Maximize Your HSA : Make sure you use every HSA qualified expense you are eligible for - don’t forget over-the-counter meds with a prescription, eyeglasses and contacts, and expenses for alternative care like homeopathy or chiropractor visits. And to make sure you stay in the best HSA insurance plan for your needs, compare rates with competing plans at least once a year.
How to Establish your Health Savings Account Once you have applied for a high deductible health insurance plan, you'll want to go ahead and set up your Health Savings Account. You are not required to establish an HSA, but by funding the account as soon as possible you'll be able to take advantage of the tax-deductions and tax-deferred growth that HSAs offer. To establish your HSA, follow the steps below: 1. First, you will need to choose the bank or trustee that you would like to administer your HSA. While some insurance companies offer to administer your account (only if you have their insurance plan), you may also choose to work with an outside, third party administrator. For a list of companies offering HSAs, please visit our HSA Administrator page. There you'll find information on fees, interest rates, and investment options. If you plan on keeping the money invested in an interest-bearing savings account, you'll want to initially look at the fees that the various administrators charge, and choose one with lower or zero fees, such as American Charter Bank . Many of our cu stomers choose to place their HSA funds with an administrator that offers investment options, such as HSA Resources or HSA Bank . 2. O nce you have chosen your admin istrator , you will need to download their enrollment form. You may obtain these forms on our HSA Administrator page by clicking on the name of the compa ny you've chosen. At the bottom of the administrator's web page, you can obtain their enrollment form by clicking the link that says "Open their Application." 3. After downloading the proper enrollment form, you will need to send it, along with your opening deposit, to the address listed on the enrollment form. You will receive your introductory packet, including complete instructions on how to make future deposits and the options you have for withdrawing your funds, in approximately two weeks.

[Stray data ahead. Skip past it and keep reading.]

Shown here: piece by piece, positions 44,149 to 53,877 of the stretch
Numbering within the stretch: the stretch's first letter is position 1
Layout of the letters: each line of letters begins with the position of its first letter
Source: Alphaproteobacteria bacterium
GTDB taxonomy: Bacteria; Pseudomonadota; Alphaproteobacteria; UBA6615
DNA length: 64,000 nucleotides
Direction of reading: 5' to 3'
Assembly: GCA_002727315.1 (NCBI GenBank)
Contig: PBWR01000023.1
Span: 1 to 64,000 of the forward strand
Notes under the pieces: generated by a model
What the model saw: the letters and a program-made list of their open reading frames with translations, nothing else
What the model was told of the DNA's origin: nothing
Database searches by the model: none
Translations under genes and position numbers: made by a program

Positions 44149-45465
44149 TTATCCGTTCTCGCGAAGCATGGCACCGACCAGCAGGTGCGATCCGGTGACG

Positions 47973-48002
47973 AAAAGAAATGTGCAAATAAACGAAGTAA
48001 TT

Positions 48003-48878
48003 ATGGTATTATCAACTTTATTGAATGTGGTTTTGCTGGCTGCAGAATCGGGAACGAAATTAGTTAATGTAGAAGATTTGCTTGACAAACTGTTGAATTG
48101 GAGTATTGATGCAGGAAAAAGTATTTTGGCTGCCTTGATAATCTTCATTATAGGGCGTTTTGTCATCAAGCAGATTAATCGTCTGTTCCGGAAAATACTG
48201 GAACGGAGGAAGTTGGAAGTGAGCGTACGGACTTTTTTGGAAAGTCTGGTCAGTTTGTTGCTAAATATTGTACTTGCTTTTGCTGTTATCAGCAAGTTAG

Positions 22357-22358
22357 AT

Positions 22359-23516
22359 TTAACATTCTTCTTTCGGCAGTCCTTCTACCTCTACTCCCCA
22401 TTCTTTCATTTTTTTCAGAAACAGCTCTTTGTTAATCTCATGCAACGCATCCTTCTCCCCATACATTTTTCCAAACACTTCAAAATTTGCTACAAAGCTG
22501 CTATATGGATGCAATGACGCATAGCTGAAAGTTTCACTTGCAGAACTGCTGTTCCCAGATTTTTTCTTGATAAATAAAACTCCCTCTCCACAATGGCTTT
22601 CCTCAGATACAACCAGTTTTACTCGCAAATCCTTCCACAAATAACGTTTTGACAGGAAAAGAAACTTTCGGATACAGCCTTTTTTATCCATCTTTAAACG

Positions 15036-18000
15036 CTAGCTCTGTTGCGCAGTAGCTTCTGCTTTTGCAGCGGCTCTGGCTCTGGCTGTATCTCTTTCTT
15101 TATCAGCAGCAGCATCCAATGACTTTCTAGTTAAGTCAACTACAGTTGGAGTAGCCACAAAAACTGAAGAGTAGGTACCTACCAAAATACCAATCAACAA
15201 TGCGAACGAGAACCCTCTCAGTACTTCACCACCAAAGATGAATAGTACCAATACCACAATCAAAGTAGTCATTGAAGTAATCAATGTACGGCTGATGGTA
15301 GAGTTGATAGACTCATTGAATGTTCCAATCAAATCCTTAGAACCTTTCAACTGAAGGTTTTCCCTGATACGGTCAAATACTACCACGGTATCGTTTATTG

How to Maximize Your Tax Benefits An HSA plan is really a pretty simple concept. You have a high-deductible health insurance plan, which you hope to never use. But if something big does happen, it will protect your assets and cover your medical expenses. But there are a few things that you should know that can make a big difference in how much money you spend, and how much money you accumulate in your account. Because HSA contribution limits are based on the number of months during the year in which you have a qualifying health insurance plan, you should get your coverage in place as soon as possible. There are basically three different strategies you can take when deciding how to fund your health savings account. 1. Put no money in the account (or the minimum amount required to open the account), except when you incur a medical expense. This strategy allows you to legally "launder" any money used to pay medical expenses. In other words, by depositing money into your HSA, then immediately withdrawing it to reimburse yourself for medical expenses, you are making your medical expenses all tax-deductible. You may want to use this strategy if you are on a tight budget and want to keep your cash outlay as low as possible. 2. Fully fund the account, or at least put in as much as possible based on your budget. Take money out of the account any time medical expenses are incurred, and let the rest grow tax-deferred. This strategy will maximize your tax deduction, while making your HSA funds available to pay any non-covered medical expenses before your deductible is met. 3. Fully fund the account, but pay all medical expenses from a non-HSA account. Reimburse yourself for medical expenses at a later date. This strategy will allow you to maximize your tax deduction, and will also allow you to maximize the tax-deferred growth of your HSA. You can then reimburse yourself, tax-free, at any time in the future for medical expenses incurred over the ensuing years. (For an example of this strategy, see Maximize Your HSA, Issue 3 ). To maximize the potential growth of your funds, you may want to make your HSA deposits as early in the year as possible. Any growth in your account is tax-deferred, like an IRA. Once you get your health insurance plan established, you may want to set up a Health Reimbursement Arrangement so that your business can cover the cost of your health insurance and other medical expenses, further reducing your taxes.